τῇ σαρκί] is most naturally attached to σκόλοψ as an appropriating dative (comp. Castalio): a thorn for the flesh, which is destined to torment that sensuous part of my nature which lusts to sin (in specie, to self-exaltation). Fritzsche, who, with Winer, Osiander, and Buttmann, takes τῇ σαρκί as defining more precisely the part of μοι (see as to the σχῆμα καθʼ ὅλον καὶ μέρος, more used by the poets, Nägelsbach on the Il. ii. 171, iii. 438; Reisig, ad Oed. Col. 266; Jacobs, Delect. Epigr. p. 162, 509; Kühner, II. p. 145), objects that τῇ σαρκί seems inappropriate, because it is inconceivable that a σκόλοψ should torment the soul, and not the body. But this objection would apply, in fact, to Fritzsche’s own explanation, and cannot at all hold good, partly because it is certainly possible to think figuratively of a σκόλοψ tormenting the soul (see Artemid. l.c., where, among the figurative references of ἄκανθαι κ. σκόλοπες, he also adduces: καὶ φρόντιδας καὶ λύπας διὰ τὸ τραχύ), partly because σάρξ does not denote the body absolutely, or only according to its susceptibility (Hofmann), but according to its sinful quality which is bound up with the σάρξ. The objection, on the other hand, that salutary torment is not the business of an angel of Satan (Hofmann), leaves out of consideration the divine teleology in the case; comp. on 1 Corinthians 5:5.
ἄγγελος Σατᾶν] Paul considers his evil, denoted by σκόλοψ τ. σ., as inflicted on him by Satan, the enemy of the Messiah, as in the N. T. generally the devil appears as the originator of all wickedness and all evil, especially also of bodily evil (Hahn, Theol. d. N. T. I. p. 372 f.; Weiss, bibl. Theol. p. 462). By the addition of ἄγγελος Σατ. in apposition to σκόλοψ τ. σ. the σκόλοψ is personified, and what is an ἔργον of Satan appears now, under the apostle’s vivid, concrete mode of view, an angel of Satan. The interpretation which takes the indeclinable Σατᾶν, occurring only here in the N. T. (see, however, LXX. 1 Kings 11:14; 1 Kings 11:22; 1 Kings 11:25; Aq. Job 1:6), as the genitive, is the usual and right one. For if ΣΑΤᾶΝ be taken as a nominative, it must either be a nomen proprium: the angel Satan (Billroth), or it would have to be taken adjectivally: a hostile angel (Cajetanus and others, including Flatt). But the latter is against the standing usage of the N. T., into which שָׂטָו has passed only as a nomen proprium. Against the former no doubt Fritzsche’s reason is not decisive: “sic neminem relinqui, qui ablegare Satanam potuerit” (comp. Rückert), since Satan in his original nature was an angel, and might retain that appellation without the point of view of the sending coming further into consideration; nor can we, with Olshausen, urge the absence of the article, since ἌΓΓ. ΣΑΤ. might have assumed the nature of a proper name; but the actual usage is against it, for Satan, so often as he occurs in the N. T., is never named ἄγγελος (Revelation 9:11 is not to the point here, see Düsterdieck in loc.), which was a very natural result of the altered position of the devil, who, from being an ἌΓΓΕΛΟς before, had become the prince (Ephesians 2:2) of his kingdom, and now had angels of his own (Matthew 25:41, comp. Barnab. 18).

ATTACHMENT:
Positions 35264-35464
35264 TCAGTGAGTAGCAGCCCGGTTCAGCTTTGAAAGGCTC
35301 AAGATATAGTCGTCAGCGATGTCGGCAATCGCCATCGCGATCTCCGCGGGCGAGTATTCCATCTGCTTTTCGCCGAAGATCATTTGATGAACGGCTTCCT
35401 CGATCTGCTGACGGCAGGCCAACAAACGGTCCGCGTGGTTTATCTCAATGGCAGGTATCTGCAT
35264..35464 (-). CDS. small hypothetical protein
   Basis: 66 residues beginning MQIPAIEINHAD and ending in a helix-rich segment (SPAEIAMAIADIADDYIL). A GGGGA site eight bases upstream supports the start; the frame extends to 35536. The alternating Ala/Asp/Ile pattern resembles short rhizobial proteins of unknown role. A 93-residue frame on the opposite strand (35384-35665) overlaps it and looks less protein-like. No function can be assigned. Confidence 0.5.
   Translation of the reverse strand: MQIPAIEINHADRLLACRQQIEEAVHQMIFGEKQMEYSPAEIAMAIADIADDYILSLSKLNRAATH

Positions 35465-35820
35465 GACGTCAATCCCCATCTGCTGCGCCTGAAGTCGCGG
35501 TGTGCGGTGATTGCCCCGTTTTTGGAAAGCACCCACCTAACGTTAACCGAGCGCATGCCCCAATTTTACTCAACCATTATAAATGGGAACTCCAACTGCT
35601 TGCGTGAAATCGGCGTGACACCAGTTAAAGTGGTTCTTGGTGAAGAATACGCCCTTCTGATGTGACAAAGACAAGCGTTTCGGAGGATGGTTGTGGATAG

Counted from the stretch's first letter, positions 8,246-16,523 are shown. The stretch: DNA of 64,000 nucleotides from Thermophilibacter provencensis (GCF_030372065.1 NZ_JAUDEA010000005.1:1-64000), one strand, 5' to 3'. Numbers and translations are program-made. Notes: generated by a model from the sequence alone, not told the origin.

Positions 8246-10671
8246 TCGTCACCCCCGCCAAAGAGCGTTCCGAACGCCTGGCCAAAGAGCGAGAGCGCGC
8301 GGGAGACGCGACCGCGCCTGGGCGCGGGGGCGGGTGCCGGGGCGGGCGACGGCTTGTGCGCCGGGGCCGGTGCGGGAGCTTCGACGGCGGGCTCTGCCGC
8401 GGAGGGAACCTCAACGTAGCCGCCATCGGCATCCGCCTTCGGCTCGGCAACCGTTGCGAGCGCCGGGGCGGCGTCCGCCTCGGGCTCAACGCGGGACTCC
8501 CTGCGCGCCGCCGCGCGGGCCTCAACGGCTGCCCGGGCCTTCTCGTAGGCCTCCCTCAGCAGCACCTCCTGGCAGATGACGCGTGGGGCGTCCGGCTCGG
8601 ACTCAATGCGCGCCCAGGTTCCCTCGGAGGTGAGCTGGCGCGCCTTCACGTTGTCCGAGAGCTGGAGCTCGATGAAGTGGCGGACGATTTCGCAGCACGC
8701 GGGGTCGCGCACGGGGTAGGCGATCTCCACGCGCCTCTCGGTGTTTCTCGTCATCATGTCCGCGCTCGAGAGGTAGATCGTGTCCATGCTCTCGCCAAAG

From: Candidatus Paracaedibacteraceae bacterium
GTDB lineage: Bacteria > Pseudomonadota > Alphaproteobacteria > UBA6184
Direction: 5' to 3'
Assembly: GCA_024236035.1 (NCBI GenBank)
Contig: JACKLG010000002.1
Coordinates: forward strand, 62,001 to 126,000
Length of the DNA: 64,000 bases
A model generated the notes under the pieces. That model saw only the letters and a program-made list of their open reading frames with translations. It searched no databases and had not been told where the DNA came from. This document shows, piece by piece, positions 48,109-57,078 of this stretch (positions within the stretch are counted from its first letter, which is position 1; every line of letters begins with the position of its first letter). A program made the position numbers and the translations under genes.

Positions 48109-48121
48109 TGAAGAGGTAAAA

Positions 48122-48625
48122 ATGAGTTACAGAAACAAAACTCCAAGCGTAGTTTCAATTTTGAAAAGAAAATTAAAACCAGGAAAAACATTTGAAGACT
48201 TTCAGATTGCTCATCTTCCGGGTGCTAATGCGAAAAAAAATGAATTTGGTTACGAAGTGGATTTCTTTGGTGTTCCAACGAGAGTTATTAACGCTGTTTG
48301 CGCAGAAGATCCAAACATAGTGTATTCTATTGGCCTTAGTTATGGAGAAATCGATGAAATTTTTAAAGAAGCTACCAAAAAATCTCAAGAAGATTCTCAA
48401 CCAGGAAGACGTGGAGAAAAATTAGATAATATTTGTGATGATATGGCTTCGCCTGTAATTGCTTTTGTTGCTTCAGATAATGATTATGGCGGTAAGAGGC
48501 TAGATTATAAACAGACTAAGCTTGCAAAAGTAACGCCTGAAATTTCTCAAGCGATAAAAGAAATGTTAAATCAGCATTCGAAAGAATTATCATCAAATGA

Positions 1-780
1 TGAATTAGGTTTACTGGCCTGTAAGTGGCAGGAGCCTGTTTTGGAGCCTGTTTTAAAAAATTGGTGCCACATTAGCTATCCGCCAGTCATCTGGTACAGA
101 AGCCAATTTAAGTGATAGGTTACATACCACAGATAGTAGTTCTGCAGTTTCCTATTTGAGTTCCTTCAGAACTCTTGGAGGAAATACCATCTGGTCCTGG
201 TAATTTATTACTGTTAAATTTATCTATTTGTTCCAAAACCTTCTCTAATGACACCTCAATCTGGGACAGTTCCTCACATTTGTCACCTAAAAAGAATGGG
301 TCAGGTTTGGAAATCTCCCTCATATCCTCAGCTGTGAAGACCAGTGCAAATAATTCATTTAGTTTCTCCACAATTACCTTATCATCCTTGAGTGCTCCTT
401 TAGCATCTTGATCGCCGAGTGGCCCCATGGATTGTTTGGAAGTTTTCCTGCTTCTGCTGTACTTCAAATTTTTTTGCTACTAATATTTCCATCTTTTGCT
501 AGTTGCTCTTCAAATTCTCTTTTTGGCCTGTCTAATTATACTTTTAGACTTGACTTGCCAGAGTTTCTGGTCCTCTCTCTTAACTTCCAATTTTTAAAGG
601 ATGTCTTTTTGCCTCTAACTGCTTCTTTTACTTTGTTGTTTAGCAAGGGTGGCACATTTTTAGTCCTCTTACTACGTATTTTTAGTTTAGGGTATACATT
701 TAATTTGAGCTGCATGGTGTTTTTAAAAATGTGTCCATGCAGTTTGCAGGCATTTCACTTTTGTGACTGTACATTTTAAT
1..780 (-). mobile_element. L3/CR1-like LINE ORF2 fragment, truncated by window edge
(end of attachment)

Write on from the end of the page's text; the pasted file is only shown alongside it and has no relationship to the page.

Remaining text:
ἵνα με κολαφίζῃ] design of the giver in ἐδόθη μοι κ.τ.λ.: in order that he may buffet me (Matthew 26:67; 1 Corinthians 4:11; 1 Peter 2:20). The present denotes the still subsisting continuance of the suffering. See Theophyl.: οὐχ ἵνα ἅπαξ με κολαφίσῃ, ἀλλʼ ἀεί. Comp. Chrysostom. The subject is ἌΓΓΕΛΟς ΣΑΤᾶΝ, as indeed often the continuation of the discourse attaches itself to the apposition, not to the subject proper. See Fritzsche, Diss. II. p. 143 f. Fritzsche himself, indeed, regards σκόλοψ as the subject, and assumes that the vivid conception of the apostle has transferred to the subject what properly belongs only to the apposition, to which view he had been moved by the similar sound of σκόλοψ and κολαφίζῃ, as well as by the personification of σκόλοψ. But how easily might he have found a word which would have suited the conception of the personified σκόλοψ, and would not have been inappropriate to the apposition ἄγγ. Σατ.! But in fact he has chosen a word which does not suit σκόλοψ at all, and suits ἄγγ. Σατ. exclusively, and hence we are not warranted in denying that the word belongs to ἄγγ. Σατ. Besides, this connection is most naturally suggested by the relations of the sense; for only by ἵνα με κολαφ. does ἄγγ. Σατ. come to be a complete apposition to σκόλοψ τ. σ., inasmuch as the element of pain in the case expressed in σκόλοψ τ. σ. is not yet implied in the mere ἄγγ. Σατᾶν, but is only added by ἵνα με κολαφ.